When she came through our hospital doors, seconds from death, all she could do was stare at us in wild-eyed terror — eyes screaming what her charred lips couldn’t — “Help me, oh please–help me!”  Her arms were stretched outwards from her body – sticks of bone, fingers burned off completely. She walked in on two wooden planks – what used to be her legs. Her clothing had melted onto her skin, then into the skin itself. The smell of charred flesh and burnt hair trailed in still smoking ringlets all the way up from the nubs of what once were her feet to the very top of her exposed and peeling scalp. Her earlobes were bubbling as the cartilage melted into human fat globules, dripping onto the floor below. There was nothing left of her to save, and we all knew it.

We were frozen in place until, of course, the screaming began. Fortunately, it was still pretty early in the evening, so the waiting room was almost empty. Unfortunately, there was a family with small children ages nine and four, who were right in the sight line and witnessed Dharia’s dramatic entrance as she hobbled through the automatic door, moving in a herky-jerky way that reminded me of the walk made by Peter Boyle as Frankenstein in Mel Brook’s “Young Frankenstein.” Only much, much more terrifying to a four-year old, who raised his little hand and pointed directly to Dharia, while stating, “Mommy – That scawy monster is coming to get me! Scawy monster!” When mom looked up from her cell phone and caught sight of what her little boy was pointing at, she became hysterical and started screaming at the top of her lungs, temporarily dragging the attention of the rest of the people waiting from Dharia and right onto her. The intake nurse lunged out from behind her cubicle to see what all the commotion was and was just about to ask the woman to calm down when her eyes locked with Dharia’s, and she froze in her spot, wobbled a bit, then promptly fainted onto the tiled floor. At that point, several of us from inside the ER rushed out to see what was going on, and that’s when I caught Dharia as she started to tumble, face first (or what was left of it, anyways) directly on top of the unconscious intake nurse. The lobby was in total chaos by this time as people rushed about not knowing what to do or where to go. The mother of the small children picked up both her kids at the same time, buried their faces into her chest, and ran out the doors – apparently their visit wasn’t much of an emergency any longer.

With Dharia in my arms, I half-carried, half-dragged her nearly lifeless body through the double doors as quickly as possible to get her out of the sight of others. She looked truly terrifying. I know I had never seen anything like that in my career – even in the worst of traumas we’ve had come through our hospital. I also recognized the sounds of a dying person – the throat gurgling as the person takes his or her last breaths. This was what I heard as I laid Dharia down on the gurney. Her body made this awful thunking sound, like the sound you hear when you throw a fresh, dried log onto a fire pit. This sound haunted me for days afterward, and it was that sound echoing over and over in my mind that led me to do what I did next: call the police. If someone had done this to her, I wanted them caught and put on trial. I couldn’t and wouldn’t let her death go unnoticed. I just needed some answers.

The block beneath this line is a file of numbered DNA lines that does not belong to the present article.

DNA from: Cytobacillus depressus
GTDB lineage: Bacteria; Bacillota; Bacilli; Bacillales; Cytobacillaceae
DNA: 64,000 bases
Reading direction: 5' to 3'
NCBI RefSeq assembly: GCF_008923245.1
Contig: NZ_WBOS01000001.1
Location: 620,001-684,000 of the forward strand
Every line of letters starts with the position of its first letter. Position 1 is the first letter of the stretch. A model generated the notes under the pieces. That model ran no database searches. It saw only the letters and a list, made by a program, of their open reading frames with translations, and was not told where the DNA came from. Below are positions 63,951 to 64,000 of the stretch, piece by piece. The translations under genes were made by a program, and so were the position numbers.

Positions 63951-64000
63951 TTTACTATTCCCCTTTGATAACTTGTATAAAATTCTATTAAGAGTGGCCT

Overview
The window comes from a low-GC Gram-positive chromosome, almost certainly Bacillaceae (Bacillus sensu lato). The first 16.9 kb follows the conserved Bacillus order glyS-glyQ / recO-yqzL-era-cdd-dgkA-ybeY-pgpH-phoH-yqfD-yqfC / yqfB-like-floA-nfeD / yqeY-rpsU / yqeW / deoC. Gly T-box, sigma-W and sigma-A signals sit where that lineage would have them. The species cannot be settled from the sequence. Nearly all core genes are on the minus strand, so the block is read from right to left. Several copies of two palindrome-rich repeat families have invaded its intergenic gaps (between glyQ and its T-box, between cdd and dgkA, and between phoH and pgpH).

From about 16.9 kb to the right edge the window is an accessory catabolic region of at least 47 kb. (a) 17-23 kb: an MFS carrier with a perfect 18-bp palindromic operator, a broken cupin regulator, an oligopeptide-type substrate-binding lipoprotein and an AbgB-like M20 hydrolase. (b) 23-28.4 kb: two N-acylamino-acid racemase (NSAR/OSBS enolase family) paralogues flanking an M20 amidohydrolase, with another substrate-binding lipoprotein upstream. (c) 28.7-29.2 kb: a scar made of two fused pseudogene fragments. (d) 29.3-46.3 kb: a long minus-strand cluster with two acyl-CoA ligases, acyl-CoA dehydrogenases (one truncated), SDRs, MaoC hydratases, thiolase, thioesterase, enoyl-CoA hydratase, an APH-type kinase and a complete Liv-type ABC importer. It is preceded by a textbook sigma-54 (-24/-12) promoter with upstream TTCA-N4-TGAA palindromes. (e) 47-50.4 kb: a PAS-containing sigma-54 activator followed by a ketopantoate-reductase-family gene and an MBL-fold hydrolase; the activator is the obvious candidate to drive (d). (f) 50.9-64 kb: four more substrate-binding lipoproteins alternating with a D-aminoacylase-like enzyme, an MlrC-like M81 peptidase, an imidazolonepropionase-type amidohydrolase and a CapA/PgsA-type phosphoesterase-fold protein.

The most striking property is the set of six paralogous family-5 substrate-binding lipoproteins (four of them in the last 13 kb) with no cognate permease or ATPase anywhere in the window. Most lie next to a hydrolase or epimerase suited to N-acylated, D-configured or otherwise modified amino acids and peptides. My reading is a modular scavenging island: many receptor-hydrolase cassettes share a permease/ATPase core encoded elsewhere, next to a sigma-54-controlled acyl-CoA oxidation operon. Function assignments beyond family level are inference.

Dharia died moments after she was put on the gurney. Her eyelids had been burned off, so even though she was dead her eyes appeared to still be opened. And, screaming. I draped a towel across her face, cut off what remained of her melted clothing and flesh, and prepared her for the hospital morgue and autopsy. I wanted to know why she had been burned so badly, and how she had managed to get here, in the last few minutes of her life, considering the physical state she was in.

When the police arrived, Dharia had already been taken to the morgue. I explained everything  to the officers as best I could, and begged them to come back and tell me whatever they found out – I wanted to know more about this poor, brave soul who had made one last, desperate measure to save herself. The will to live is one of the most powerful survival mechanisms we have. She definitely demonstrated that will when she defied all odds and walked through our doors,  seconds before both her will and her heart gave out.

The police investigation into her death only took a week or so. What they told me shattered my heart into a million pieces and confirmed my belief: there truly is no god, or couldn’t even be a god if he/she/it allowed someone to set herself on fire in sacrifice to that god. You see, Dharia was Hindu. She was the wife of an Indian diplomat who had brought her to the US with him when he was transferred from Mumbai to Washington, DC. She had been struggling with adjusting to DC – she didn’t have anyone here to support her or talk to her. Her husband was away often – leaving her alone and lonely. She was near her emotional breaking point so one night she decided to go for a drink without him – a very taboo idea for a Hindu woman, but she was desperate for conversation and human interaction.